5. Discounted gift trusts
A natural follow on from the need to achieve long-term income is discounted gift trusts. Where a client establishes a trust of this sort, the trustees are required to ensure that the selected level of payments established at outset is paid throughout the client's lifetime. The payments, once selected, cannot be varied or stopped, so it is essential that there is the lowest possible pressure on the underlying investments to achieve this. As mentioned before, offshore bonds reduce the pressure on the underlying assets to perform by removing the fund tax at source.
6. Loan trusts
Continuing the theme of long-term income, loan trusts are often established with the expectation of repaying a loan at 5% per annum over 20 years. Bonds, both onshore and offshore, are used in combination with a trust and a loan document. As the offshore bond does not suffer tax at source (except withholding tax), there is less strain on the chosen investment fund to provide loan repayments.
7. Gift trusts
A popular method of estate and inheritance tax planning is the use of outright gifts into trust. Usually, these days, the trust will be discretionary with a wide choice of beneficiaries and with this comes a wide possibility of tax rates. An offshore bond assigned to an individual gratuitously is not immediately charged to tax on the chargeable gain. It is possible, with careful planning, to minimise the tax charge on the eventual gain by choosing whether to pay at the trustee's rate of tax or the beneficiary's rate of tax if lower.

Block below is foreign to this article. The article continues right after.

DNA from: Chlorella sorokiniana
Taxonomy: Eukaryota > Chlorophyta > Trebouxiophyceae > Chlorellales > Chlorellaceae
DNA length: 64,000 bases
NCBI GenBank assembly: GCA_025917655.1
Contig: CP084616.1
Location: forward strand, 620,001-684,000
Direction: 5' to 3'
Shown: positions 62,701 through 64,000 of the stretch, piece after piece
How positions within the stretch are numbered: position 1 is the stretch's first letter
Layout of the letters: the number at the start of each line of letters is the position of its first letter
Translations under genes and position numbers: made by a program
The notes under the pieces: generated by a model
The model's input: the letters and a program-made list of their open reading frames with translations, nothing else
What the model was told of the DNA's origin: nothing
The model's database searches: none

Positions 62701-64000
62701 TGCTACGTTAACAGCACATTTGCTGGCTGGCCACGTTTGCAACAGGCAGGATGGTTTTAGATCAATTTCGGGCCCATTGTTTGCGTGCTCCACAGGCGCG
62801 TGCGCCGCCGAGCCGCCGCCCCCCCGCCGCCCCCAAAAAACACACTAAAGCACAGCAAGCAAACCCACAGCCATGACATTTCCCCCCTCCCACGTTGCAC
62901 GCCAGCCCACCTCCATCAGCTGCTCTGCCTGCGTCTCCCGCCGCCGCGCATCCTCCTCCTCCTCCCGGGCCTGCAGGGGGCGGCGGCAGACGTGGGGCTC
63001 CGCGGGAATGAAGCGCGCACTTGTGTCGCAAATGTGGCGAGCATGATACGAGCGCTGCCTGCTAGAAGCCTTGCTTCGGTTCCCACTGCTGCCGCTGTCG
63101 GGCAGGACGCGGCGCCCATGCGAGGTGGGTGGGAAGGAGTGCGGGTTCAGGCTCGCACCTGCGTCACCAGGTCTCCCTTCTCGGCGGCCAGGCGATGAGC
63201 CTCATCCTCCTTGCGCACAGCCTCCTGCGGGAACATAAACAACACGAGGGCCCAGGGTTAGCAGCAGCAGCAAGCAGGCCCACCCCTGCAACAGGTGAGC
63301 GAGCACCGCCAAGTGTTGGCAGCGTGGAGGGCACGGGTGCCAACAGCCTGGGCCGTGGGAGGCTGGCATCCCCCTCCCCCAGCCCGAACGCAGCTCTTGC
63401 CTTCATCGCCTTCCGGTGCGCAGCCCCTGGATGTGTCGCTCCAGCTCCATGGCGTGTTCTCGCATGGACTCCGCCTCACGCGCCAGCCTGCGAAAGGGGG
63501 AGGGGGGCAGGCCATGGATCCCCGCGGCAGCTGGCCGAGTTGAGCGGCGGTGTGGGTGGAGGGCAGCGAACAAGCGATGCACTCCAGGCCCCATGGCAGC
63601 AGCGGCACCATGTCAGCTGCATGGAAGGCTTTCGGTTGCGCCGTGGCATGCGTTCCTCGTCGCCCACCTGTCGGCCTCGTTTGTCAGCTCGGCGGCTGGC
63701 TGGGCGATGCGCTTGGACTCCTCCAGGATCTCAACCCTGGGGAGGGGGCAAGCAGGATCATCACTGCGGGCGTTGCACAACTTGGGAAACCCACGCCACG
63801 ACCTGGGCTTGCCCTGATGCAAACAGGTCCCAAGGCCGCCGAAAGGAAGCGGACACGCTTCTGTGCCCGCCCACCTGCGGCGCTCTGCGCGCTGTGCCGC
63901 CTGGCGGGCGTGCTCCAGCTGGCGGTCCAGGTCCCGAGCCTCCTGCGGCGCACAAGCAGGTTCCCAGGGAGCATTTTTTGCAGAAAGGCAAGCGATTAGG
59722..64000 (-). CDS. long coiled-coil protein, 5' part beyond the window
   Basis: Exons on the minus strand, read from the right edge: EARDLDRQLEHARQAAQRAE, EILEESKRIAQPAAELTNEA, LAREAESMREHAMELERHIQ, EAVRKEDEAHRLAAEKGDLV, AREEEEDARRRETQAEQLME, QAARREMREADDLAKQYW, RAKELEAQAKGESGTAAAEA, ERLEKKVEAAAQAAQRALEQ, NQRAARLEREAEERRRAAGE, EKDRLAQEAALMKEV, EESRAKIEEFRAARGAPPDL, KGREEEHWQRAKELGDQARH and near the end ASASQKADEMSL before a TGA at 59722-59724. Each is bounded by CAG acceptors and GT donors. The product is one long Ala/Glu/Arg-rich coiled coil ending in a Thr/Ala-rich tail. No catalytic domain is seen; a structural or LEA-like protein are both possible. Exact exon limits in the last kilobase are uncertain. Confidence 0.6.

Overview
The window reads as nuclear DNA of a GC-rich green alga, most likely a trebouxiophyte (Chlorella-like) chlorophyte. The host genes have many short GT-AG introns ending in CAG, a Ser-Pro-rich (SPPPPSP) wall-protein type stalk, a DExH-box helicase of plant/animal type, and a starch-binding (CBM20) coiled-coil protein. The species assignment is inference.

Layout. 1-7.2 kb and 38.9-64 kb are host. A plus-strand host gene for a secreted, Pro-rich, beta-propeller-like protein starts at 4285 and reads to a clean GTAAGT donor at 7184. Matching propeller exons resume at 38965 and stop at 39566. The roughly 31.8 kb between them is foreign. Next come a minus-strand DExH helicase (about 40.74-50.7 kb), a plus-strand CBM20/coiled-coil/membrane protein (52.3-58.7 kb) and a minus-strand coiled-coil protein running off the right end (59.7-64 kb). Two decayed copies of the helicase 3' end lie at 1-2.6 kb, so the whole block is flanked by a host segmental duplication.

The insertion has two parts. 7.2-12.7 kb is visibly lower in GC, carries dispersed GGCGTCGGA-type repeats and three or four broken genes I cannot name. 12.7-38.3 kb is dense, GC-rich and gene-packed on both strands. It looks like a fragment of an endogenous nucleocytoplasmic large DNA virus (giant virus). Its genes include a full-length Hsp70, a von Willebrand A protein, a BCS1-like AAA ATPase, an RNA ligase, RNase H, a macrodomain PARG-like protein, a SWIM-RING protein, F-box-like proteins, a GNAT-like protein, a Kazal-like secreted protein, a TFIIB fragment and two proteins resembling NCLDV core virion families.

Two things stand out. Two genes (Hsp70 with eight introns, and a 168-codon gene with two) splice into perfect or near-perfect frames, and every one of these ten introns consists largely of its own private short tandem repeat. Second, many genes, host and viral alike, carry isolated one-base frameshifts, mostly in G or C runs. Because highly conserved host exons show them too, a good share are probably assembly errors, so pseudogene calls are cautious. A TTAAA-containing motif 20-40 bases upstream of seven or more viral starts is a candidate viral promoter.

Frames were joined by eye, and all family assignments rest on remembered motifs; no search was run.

With the change to non-domicile taxation in recent years, many foreign nationals are now subject to tax in the UK on their worldwide assets for income and gains each year. By using an offshore bond they can defer their liability until they return to their home country without having to pay the HM Revenue and Customs (HMRC) levy each year.
9. Corporate clients
Companies can still benefit from deferral of corporation tax. By using offshore bonds investing in fixed term deposits, they can both increase the rate of return on their cash deposits and reduce their corporation tax liability.
UK nationals moving abroad or intending to move abroad can benefit from holding offshore bonds until they return to the UK. HMRC allows them to claim ‘time apportionment relief' against gains made when they are non-resident. As a simplistic example, if a bond is held for ten years with five years of non-residence then the Revenue will ignore those five out of the ten years (therefore 5/10ths) of the gain when calculating income tax on a chargeable gain. This relief is not available on other investment products.
If you are an adviser who has discounted the use of offshore products for your clients it would be worth identifying whether any of their situations apply to one of the scenarios above and if so, reinvestigating whether it is time to look at the market again.
Richard Leeson is sales and marketing director at AXA Wealth International